1916 Wilson/Marshall Campaign

The President Woodrow Wilson House

Memorabilia from the 1916 Wilson/Marshall Presidential Campaign 

Political enthusiasts could on this paper hat that displayed the portraits of both President Woodrow Wilson and Vice President Thomas Marshall. President Wilson was the first President of the Democratic Party to be reelected for a second consecutive term since the Republican Party had been organized in 1860. Since the Civil War four President representing the Democratic Party have been reelected for more than one consecutive term: Woodrow Wilson, Franklin Roosevelt, Bill Clinton and Barack Obama.

Woodrow Wilson and Thomas Marshall, President and Vice President, ran for reelection in 1916. Marshall was to be the first Vice President of the United States reelected to the Vice Presidency since before the Civil War.

Woodrow Wilson and Thomas Marshall, President and Vice President, ran for reelection in 1916. In December 1916 recently reelected Woodrow Wilson would travel to New York Harbor to throw the switch on the lights that would illuminate the State of Liberty for the first time.

Woodrow Wilson and Thomas Marshall, President and Vice President, ran for reelection in 1916. Marshall was a former Governor of Indiana. In the 1916 election, the Republican candidate for Vice President, Charles Fairbanks, was also a former Governor of Indiana. The Hughes/Fairbanks ticket took the State of Indiana in one of the closest national presidential elections in U.S. history.

Woodrow Wilson and Thomas Marshall, President and Vice President, ran for reelection in 1916. The flag was a 48-Star Flag. The 1912 election was the first election in which the United States had 48 states.

In an era in which political advocacy could not be conducted by email , television or radio (in Woodrow Wilson's time, they did not even have Twitter!), campaign-related artifacts include this nutcracker in the shape of Woodrow Wilson's head.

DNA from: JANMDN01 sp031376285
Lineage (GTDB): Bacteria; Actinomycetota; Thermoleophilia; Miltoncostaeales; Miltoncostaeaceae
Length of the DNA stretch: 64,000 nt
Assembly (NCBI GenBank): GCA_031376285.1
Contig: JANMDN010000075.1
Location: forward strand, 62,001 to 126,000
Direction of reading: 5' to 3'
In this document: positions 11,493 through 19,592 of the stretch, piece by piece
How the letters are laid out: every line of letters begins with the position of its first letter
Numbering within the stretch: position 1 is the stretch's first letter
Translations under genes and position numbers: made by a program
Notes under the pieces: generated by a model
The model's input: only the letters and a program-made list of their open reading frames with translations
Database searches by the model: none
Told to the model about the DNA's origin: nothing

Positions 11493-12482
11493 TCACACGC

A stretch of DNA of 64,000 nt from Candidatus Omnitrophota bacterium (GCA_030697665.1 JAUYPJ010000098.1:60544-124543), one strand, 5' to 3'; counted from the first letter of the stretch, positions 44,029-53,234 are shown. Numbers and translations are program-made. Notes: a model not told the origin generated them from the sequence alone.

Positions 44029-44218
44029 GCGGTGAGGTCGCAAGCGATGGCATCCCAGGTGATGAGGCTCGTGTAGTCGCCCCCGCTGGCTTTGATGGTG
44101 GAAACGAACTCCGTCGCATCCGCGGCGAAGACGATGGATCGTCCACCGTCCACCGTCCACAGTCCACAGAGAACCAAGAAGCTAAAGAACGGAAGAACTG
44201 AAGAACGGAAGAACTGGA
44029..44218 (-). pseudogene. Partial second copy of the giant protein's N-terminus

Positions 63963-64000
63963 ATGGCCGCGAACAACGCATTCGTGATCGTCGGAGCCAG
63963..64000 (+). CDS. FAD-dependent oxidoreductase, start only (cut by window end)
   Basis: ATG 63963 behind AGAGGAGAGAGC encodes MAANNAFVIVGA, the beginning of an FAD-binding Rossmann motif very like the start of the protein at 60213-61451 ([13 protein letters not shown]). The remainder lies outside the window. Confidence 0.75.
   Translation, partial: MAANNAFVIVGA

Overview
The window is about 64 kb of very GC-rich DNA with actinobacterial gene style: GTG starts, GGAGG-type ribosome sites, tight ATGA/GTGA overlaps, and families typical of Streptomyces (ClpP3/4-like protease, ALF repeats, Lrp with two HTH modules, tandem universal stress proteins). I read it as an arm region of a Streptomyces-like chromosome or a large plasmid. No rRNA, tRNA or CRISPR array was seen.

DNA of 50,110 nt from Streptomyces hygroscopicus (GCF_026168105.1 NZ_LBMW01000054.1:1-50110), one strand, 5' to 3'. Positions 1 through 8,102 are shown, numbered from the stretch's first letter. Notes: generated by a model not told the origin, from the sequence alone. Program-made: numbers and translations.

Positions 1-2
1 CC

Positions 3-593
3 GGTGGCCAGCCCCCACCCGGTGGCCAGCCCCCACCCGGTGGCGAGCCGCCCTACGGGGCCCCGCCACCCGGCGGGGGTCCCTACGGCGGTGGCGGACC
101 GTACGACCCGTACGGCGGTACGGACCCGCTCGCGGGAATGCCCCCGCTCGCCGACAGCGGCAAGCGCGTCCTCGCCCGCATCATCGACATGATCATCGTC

One of the points made in Woodrow Wilson's favor in his 1916 reelection campaign was that the United States had avoided war. The United States was deeply divided as a nation on this matter. On the one hand, Theodore Roosevelt and others vigorously urged that the United States enter the Great War and questioned Woodrow Wilson's leadership; on the other hand, a significant proportion of Americans numbered themselves as "pacifists" and wanted to avoid becoming embroiled in a European war. The sinking of the British passenger ship RMS Lusitania in May 1915, with the loss of 126 American lives, was on people's minds in the 1916 campaign. The United States would not enter the war until April 1917, after many more months or continuing provocations and after President Wilson's second inauguration in March 1917.

The earliest phonograph was invented by Thomas A. Edison in 1877 when Woodrow Wilson was in college. By 1916 phonographs were in many homes and recorded music was available on both cylindrical and disc formats. In this time, sheet music remained a mainstay of the American music industry. Many middle class families owned a piano and many family members could play piano. Thus, sheet music, like the example, was a way to promote ideas, including political candidacies. The song "We Want Wilson in the White House Four Years More" was a Wilson campaign song in the re-election campaign of 1916. The song includes the lyrics: